Keen to get in on the action, U.S. prime brokers have been making judicious use of European subsidiaries. Because re-hypothecation is so profitable for prime brokers, many prime brokerage agreements provide for a U.S. client’s assets to be transferred to the prime broker’s UK subsidiary to circumvent U.S. rehypothecation rules.
Under subtle brokerage contractual provisions, U.S. investors can find that their assets vanish from the U.S. and appear instead in the UK, despite contact with an ostensibly American organisation.
Potentially as simple as having MF Global UK Limited, an English subsidiary, enter into a prime brokerage agreement with a customer, a U.S. based prime broker can immediately take advantage of the UK’s unrestricted re-hypothecation rules.
In fact this is exactly what Lehman Brothers did through Lehman Brothers International (Europe) (LBIE), an English subsidiary to which most U.S. hedge fund assets were transferred. Once transferred to the UK based company, assets were re-hypothecated many times over, meaning that when the debt carousel stopped, and Lehman Brothers collapsed, many U.S. funds found that their assets had simply vanished.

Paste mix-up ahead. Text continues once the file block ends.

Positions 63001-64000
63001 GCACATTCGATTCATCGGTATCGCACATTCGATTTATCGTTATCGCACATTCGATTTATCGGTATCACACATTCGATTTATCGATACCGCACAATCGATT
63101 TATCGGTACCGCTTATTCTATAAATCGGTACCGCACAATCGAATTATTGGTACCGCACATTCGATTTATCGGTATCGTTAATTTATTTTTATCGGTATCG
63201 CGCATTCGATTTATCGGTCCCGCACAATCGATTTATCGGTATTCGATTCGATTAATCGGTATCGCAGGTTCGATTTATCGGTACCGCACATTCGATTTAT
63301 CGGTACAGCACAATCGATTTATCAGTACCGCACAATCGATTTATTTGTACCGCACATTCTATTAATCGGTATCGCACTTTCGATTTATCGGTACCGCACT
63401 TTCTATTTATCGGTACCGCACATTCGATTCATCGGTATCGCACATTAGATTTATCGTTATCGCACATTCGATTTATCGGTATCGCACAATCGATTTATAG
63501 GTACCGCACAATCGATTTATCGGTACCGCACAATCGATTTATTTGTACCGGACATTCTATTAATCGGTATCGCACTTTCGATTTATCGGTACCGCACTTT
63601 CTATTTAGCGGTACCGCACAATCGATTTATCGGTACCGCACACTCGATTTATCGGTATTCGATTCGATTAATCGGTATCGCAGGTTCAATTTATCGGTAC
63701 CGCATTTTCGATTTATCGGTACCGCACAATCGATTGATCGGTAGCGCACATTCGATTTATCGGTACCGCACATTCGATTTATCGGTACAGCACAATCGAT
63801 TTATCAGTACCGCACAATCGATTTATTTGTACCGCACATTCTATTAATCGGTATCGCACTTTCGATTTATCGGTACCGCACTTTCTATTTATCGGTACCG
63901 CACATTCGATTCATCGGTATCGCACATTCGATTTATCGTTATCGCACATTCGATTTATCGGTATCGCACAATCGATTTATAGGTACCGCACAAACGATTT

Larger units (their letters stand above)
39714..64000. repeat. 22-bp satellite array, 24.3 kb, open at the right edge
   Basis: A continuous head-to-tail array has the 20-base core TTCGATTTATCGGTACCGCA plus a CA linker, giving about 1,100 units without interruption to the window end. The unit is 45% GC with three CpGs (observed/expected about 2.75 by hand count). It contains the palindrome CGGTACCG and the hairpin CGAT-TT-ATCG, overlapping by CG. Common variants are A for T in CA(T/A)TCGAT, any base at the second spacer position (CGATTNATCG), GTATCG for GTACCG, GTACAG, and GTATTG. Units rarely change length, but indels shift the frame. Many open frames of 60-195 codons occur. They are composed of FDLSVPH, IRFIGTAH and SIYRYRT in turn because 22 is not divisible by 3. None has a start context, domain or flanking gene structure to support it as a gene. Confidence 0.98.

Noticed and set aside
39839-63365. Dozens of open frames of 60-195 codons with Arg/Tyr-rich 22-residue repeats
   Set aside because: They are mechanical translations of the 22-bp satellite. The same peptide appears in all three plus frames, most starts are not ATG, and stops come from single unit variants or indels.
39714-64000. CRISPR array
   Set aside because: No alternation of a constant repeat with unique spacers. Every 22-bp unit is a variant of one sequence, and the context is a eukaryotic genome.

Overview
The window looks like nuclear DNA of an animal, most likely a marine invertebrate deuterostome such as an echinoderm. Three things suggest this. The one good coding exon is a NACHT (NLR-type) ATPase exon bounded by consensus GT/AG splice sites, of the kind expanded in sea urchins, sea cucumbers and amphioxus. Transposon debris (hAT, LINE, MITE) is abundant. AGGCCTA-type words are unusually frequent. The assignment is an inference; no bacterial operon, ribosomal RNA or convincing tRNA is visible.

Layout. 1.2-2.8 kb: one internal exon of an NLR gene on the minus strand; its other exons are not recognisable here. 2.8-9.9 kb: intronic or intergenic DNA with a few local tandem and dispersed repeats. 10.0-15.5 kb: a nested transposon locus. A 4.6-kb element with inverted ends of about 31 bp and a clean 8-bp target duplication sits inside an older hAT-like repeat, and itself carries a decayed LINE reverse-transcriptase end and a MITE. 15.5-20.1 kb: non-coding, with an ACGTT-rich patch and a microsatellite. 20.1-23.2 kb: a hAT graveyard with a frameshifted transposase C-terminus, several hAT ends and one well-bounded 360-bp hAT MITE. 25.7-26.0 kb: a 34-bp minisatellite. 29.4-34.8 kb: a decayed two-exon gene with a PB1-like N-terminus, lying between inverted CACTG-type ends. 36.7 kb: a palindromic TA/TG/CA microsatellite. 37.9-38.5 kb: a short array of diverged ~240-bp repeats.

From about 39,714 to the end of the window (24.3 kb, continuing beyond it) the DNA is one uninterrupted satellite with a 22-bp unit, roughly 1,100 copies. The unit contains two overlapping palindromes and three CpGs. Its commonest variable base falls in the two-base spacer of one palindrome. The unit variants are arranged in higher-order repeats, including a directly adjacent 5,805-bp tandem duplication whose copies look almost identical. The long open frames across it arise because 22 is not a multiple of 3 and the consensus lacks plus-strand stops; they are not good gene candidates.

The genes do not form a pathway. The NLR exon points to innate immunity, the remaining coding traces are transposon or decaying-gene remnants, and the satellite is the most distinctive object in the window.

A prime broker need not even require that an investor (eg hedge fund) sign all agreements with a European subsidiary to take advantage of the loophole. In fact, in Lehman’s case many funds signed a prime brokerage agreement with Lehman Brothers Inc (a U.S. company) but margin-lending agreements and securities-lending agreements with LBIE in the UK (normally conducted under a Global Master Securities Lending Agreement).
These agreements permitted Lehman to transfer client assets between various affiliates without the fund’s express consent, despite the fact that the main agreement had been under U.S. law. As a result of these peripheral agreements, all or most of its clients’ assets found their way down to LBIE.